Critical Path Method

Analyzing Time within a CPM Schedule

Our life is full of projects, albeit personal. We all are conscious of time and schedules of these projects. It’s difficult to execute anything important without a plan and schedule. Therefore, we always pre-plan and execute the tasks. We make a list, prioritize items, attempt to stick to the time frame, and try to work as per the schedule. On the way, we come across many hurdles and delays, which we try to overcome by supplementing and accelerating other tasks in the process. ‘To-do’ list in our pocket therefore becomes our personal CPM master.

Similar is the case with an organization’s project. Project planners schedule the activities and project managers bring them alive on the ground. On the way, the tasks are monitored, time is analyzed, delays accelerated and project is led to completion on time.

No matter what the project, the sequence of events mentioned here remains constant.  Goal of completing the project on time also remains unchanged. Simply the terminology and the way of executing the plan are different. In place of a ‘to-do’ list we now have the CPM or PERT charts or both. These are now mandatory requirements for any project managers. They have to focus on this chart all the time during the course of the project.

CPM based schedules are the standard project management tools of the businesses nowadays. A well chalked out schedule enables the managers coordinate the project properly. It also helps them to track its progress, monitor and analyze delays or accelerate the lagged behind tasks for completion.

If any of the tasks of the project gets slow, there is every possibility of delay in the completion of the project itself. That increases the expenses of the organization. In this situation, the organization heads demand for an appropriate action to accelerate the project.

CPM and PERT are among the most popular techniques of time analysis in practice today. These tools use charts and graphics to display and monitor the schedules of the project. The methods, in fact, are closely related to each other and point out dependencies and interrelationships between all the activities of the project. These interrelationships between activities form the project network, which allows managers to monitor, analyze and implement the plan for timely completion.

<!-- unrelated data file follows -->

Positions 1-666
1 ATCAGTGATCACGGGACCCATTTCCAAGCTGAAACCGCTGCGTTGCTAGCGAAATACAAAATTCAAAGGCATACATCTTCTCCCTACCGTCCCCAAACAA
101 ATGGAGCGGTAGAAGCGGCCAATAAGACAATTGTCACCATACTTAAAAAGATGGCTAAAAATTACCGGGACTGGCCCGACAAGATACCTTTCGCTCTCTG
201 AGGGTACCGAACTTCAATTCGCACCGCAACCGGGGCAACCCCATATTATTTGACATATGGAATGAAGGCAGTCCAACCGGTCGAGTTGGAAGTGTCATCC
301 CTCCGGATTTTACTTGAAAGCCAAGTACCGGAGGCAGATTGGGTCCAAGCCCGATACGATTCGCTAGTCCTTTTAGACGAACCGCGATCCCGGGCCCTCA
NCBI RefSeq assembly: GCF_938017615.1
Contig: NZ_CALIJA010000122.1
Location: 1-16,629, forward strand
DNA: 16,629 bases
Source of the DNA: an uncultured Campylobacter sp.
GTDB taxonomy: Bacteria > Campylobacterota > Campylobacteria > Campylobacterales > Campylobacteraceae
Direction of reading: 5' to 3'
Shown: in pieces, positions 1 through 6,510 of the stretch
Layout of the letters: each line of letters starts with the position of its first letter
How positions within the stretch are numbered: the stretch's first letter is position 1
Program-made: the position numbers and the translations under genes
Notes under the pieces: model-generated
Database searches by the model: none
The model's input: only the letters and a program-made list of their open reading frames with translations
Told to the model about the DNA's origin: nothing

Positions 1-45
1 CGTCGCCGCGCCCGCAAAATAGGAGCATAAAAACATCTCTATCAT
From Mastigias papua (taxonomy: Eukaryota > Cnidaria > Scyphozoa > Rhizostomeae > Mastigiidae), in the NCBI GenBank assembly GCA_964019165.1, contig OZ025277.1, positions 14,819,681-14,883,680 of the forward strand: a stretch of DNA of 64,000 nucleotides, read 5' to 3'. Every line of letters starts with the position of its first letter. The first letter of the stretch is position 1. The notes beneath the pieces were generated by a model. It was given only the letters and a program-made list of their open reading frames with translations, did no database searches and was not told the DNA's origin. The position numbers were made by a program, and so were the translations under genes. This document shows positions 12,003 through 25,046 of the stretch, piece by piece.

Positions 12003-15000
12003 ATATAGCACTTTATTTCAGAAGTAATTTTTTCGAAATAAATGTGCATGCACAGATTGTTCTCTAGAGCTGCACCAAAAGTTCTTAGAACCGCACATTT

To analyze the time and re-adjust the schedule, the managers need to determine the critical path of the project. It is the longest continuous chain of activities in the project network. The CPM and PERT charts do show the critical path activities that help them to determine a task which is slow or which can complete on time. In the chart, the critical path is always marked in red for easy identification. If a single activity is delayed by, a day or two completion of the entire project may get delayed. By merely glancing at the chart, the managers can identify which activity needs acceleration or which needs support of other task for the timely completion of the project.

Following example may give us better idea of how the time can be analyzed using a CPM schedule. Let’s have a look.

Graphics courtesy: P Coder

The given diagram here is a CPM chart of a project comprising ten tasks. The table after that also gives us a clue to the duration in days of all the tasks and their dependencies in that project. Each task has been assigned the start date as well as end date. The first task is needed to be completed within four days whereas the tenth task is expected to be over before 8 days.

When we analyze the time in this CPM graphics, we come to know that the first task is entirely independent, but the tenth task needs the completion of second task to start the activities. That means if the second task is delayed even by a solitary day, the task no. 10 will get delayed and the project will take another day for its completion. Similar is the case with the tasks 3,4,6,7 and 8. These tasks get underway only when their dependent tasks are completed.

All the dependent tasks in this example are vital and hence cannot be delayed. These are also long duration tasks in the network. The route they form from the starting date of the project to its completion therefore becomes the critical path of the project.

Project managers focus on the activities on these tasks more. They come to know immediately if a task is slow to complete by analyzing its schedule. They can then take appropriate action of supplementing another task to the schedule or adding a few more resources to the slower tasks so as to expedite the process and avoid delay in the completion of the project.

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